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Anthropogenic factors associated with West-European Hedgehog (Erinaceus europaeus) survival

Bearman-Brown, L. E. (2021) Anthropogenic factors associated with West-European Hedgehog (Erinaceus europaeus) survival. PhD thesis, University of Reading

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To link to this item DOI: 10.48683/1926.00105588

Abstract/Summary

Global biodiversity is declining at a rate comparable to previously documented mass extinctions and does not appear to be slowing despite extensive global collaboration in the academic community and policy change targets. This decline is expected to be greatest in terrestrial ecosystems due to anthropogenic factors particularly in two of the most pervasive forms of land change undertaken by humans; urbanisation and agricultural intensification which will lead to further significant changes in the species composition of ecological communities and abundance of species. For example, the West-European hedgehog (Erinaceus europeaus) population is declining substantially across its range as a result of anthropogenic activity, which is explored here. The degree to which the rural environment has been altered may impact the survival of hedgehogs. As hibernation has previously been described as a high-risk time, overwinter survival and nesting behaviour in the rural, human-dominated landscape was investigated at two contrasting sites. Hedgehogs consistently nested near hedgerows, roads and woodlands, but avoided pasture fields. Differences between the sites were evident for arable fields, amenity grassland and buildings, such that different land management practices might influence hibernation success. Significant differences in survival and percentage mass loss between the two sites indicated that such land management practices may impact upon survival of hedgehogs, although mortalities occurred in autumn and spring, indicating winter is not the high-risk time previously described. Whilst the value of woodland to hibernating hedgehogs was evident over-winter, methods for detecting hedgehogs in such complex habitats are limited. Therefore, the effectiveness of three methods (infra-red thermal camera, specialist search dog, spotlight) for detecting hedgehogs were compared in three different habitats. Significantly more hedgehogs were detected, and at greater distance, using the camera and dog than the spotlight in amenity grassland and pasture although no hedgehogs were detected in woodland. This could indicate that all three methods are not suitable for surveying in this habitat or that hedgehogs typically avoid woodlands during the summer and autumn, potentially as a strategy to avoid badgers. To further explore the cause of mortality of hedgehogs, data from wildlife hospitals were analysed. Anthropogenic factors were responsible for up to 47% of admissions, whilst 51% of animals survived to release. Survival was highest for orphans (63%) but lowest for anthropogenic causes (39%). Comparatively few large hospitals (>250 hedgehogs year-1) exist, but care for the majority of hedgehogs. The wild population is increased by an estimated 4-6% of the pre-breeding population nationally by rehabilitators, suggesting rehabilitation could have a marked benefit ameliorating some of the negative impacts of humans.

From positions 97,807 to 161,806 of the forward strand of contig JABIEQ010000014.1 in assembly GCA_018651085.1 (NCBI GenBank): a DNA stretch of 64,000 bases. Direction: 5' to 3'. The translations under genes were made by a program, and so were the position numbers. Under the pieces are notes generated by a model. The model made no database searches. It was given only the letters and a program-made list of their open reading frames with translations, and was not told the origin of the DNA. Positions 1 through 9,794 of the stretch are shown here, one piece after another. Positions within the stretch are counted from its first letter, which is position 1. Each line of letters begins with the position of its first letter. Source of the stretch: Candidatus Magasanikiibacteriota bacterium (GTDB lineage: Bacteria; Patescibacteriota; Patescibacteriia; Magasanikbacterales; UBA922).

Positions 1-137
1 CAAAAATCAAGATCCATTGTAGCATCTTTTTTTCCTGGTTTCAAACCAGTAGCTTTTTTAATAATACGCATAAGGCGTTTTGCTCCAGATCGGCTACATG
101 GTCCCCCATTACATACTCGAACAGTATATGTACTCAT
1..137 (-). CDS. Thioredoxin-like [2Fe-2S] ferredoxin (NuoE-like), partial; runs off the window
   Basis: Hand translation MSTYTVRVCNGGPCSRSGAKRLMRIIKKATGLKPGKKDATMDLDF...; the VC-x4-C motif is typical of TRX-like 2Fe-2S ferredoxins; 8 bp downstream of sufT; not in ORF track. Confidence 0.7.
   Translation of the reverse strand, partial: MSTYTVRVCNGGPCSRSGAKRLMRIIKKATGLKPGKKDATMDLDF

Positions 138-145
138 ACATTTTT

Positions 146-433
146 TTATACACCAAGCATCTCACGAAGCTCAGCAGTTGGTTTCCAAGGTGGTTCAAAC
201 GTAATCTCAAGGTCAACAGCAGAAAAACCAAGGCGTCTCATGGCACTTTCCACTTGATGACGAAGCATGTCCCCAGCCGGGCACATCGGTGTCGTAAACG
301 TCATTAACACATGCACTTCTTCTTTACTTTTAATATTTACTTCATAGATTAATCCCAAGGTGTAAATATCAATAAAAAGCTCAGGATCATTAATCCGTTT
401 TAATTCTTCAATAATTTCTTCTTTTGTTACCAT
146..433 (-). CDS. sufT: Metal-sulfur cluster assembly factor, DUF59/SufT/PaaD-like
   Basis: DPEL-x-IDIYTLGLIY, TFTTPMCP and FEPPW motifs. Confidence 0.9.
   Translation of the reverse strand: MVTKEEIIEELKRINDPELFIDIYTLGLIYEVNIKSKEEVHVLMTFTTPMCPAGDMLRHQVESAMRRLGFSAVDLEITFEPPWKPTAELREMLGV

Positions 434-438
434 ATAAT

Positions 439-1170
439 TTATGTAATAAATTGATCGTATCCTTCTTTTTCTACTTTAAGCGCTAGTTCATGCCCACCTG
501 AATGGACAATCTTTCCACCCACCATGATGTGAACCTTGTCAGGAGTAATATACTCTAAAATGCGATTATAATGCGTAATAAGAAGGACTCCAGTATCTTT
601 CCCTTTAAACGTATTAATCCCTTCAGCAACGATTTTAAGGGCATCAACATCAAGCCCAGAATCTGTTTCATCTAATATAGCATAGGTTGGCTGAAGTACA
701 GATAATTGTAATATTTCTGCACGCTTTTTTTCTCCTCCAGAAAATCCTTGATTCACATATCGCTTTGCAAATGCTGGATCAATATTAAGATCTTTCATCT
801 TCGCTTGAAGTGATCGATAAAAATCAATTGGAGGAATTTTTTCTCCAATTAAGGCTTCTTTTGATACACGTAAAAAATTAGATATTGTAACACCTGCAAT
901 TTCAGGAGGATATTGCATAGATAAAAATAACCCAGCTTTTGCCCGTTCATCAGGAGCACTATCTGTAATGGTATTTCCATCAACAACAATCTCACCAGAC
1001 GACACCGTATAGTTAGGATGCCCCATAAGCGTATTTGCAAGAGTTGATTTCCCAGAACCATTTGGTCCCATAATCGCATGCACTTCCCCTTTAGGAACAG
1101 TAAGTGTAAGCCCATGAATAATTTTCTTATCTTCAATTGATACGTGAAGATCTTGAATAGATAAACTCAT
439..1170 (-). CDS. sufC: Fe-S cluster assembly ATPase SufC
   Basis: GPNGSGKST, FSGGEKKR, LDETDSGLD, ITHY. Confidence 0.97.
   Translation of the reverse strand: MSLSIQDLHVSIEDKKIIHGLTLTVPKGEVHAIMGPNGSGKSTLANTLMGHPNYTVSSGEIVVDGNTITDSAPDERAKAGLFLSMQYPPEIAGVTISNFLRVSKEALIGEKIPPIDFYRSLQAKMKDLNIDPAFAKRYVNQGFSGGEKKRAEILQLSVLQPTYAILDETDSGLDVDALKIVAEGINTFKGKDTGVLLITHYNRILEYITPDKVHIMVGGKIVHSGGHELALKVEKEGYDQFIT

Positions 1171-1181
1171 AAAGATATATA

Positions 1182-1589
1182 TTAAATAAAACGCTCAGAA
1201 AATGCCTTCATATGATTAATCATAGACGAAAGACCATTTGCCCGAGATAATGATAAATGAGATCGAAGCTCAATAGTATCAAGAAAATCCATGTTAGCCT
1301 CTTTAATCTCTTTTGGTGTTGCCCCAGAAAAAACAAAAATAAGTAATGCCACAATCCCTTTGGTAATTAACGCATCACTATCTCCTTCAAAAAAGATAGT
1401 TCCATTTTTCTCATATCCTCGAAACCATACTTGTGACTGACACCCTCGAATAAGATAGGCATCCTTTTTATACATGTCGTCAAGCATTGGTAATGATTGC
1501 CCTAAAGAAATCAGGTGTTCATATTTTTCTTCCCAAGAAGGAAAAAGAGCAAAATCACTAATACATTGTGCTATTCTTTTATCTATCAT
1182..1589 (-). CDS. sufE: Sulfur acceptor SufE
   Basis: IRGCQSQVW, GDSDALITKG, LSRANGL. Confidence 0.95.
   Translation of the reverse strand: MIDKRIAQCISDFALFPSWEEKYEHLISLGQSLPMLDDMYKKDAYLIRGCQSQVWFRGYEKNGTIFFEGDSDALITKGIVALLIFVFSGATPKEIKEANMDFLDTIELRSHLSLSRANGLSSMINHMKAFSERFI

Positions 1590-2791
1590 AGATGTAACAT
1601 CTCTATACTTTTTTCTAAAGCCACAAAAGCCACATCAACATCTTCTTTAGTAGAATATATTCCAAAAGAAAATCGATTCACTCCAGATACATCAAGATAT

Item Type:Thesis (PhD)
Thesis Supervisor:Baker, P.
Thesis/Report Department:School of Biological Sciences
Identification Number/DOI:https://doi.org/10.48683/1926.00105588
Divisions:Life Sciences > School of Biological Sciences
ID Code:105588
Date on Title Page:2020

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